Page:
How generous is your kid's Tooth Fairy? Is the going rate for baby teeth in your house fair or downright stingy? The answer depends on where you live.
According to an article in the CBC, Fairies in the Maritimes shell out $3.46—that's 19 per cent more than the national average of $2.80. Heck, some kids are even whipping $5 bills out from under their pillows in the morning!
Pity the kids in Quebec, then. A telephone survey by Visa revealed that 13 per cent of children in La Belle Province don't see a nickel for their primaries, while those in Ontario and the Maritimes could rack up close to $70 by the time all 20 of their teeth fall out. Not too shabby.
"Every little bit adds up, so really it is an opportunity to talk to kids about managing their money," said Visa's spokesperson, Michelle Michalak.
If you're keen on keeping up with the Joneses, then you'll love Visa's new online calculator, which lets parents—and kids—compare their earnings.
Unless you've been buried under a very large rock of late, then you know about the trouble in Ferguson, Missouri—the riots that started after an unarmed black teen was killed by police. Some parents brought kids along to protests and vigils in honour of Michael Brown.
Though we all (I think) want peace, just as we all want to raise socially conscious children who stand up for what's right, it's a question of when and where.
According to an article in the Huffington Post, Kendra Pierson thought long and hard before bringing her 6- and 2-year-old boys to a gathering in Atlanta.
“It was important for them to be there,” Pierson said. “When they look back, in 10 years or five years, I want them to know they were there.”
But when peaceful protests descend into turmoil, sometimes on the turn of a dime, is it a risk worth taking? You have to wonder. After all, an 8-year-old boy was hit with tear gas during a recent rally.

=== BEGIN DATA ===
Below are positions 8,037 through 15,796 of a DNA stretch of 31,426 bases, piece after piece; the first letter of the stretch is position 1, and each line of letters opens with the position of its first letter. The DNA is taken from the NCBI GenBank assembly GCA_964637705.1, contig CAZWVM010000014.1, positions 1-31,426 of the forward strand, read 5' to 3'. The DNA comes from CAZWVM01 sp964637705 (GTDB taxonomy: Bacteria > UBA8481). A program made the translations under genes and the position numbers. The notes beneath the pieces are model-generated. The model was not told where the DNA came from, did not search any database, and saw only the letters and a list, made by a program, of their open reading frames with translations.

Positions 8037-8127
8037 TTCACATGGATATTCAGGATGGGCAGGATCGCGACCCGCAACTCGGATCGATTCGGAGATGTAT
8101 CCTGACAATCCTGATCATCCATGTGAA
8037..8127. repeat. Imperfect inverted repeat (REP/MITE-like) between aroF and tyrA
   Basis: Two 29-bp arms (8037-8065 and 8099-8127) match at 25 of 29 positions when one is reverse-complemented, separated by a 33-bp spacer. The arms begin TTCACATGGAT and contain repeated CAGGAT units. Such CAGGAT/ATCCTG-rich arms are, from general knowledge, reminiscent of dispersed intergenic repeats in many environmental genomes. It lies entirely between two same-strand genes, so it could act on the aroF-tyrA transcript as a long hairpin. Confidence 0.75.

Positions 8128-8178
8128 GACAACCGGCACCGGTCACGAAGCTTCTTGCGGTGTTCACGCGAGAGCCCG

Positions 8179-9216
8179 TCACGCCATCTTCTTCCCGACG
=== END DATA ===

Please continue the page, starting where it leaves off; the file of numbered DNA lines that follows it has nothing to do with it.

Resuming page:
“It was emotional,” Pierson said. “It was emotional as a mother, it was emotional as a black woman, it was emotional as the daughter of a man who grew up in St. Louis County, it was emotional as the wife of a black man. But for me, the mother part was the most overwhelming emotion I felt.”
It's hard to be a pop star today. Really, I'm not being facetious. No sooner does Taylor Swift release a new video than she is slammed on Twitter by rapper Earl Sweatshirt and countless others for "perpetuating black stereotypes."
"Aww, cute!!! Taylor Swift made a mockery of black culture and black womanhood in her new music video! What a sweet, absolutely racist phase." — nez (@nezariel)
Taylor Swift? Racist? Offensive? To find out, I had to break my hitherto unbroken promise and sit through an entire video, courtesy of USA Today.
The song (ironically about shaking off the haters) is so bubblegum it hurts. And the video, which is full of ballerinas and the requisite twerkers, has the innocent feel of a girl playing dress up. Except it isn't innocent because the ballerinas all happen to be white, and the ones booty-shaking are—surprise, surprise—black.
So Swift is keeping with the times and drawing on current pop motifs, except it feels so wrong if only because it's coming from her. If Nicki Minaj made the same video (she did, with a whole lot more sexy butt shaking in it) no one would tweet twice.
The last notes of the video end on the sweet, vaguely Kylie Minogue-ish note that Swift probably intended.
Wouldn't the likes of Swift and Miley would be better depicting their own reality in videos, e.g., applying lip gloss and shopping with their BFFs, than gyrating and prancing around in gold chains?
Are videos like Swift's offensive to you as a parent or are we all taking pop music way too seriously these days?
This veteran pop star wants the music industry to stop selling "highly styled pornography" to our kids.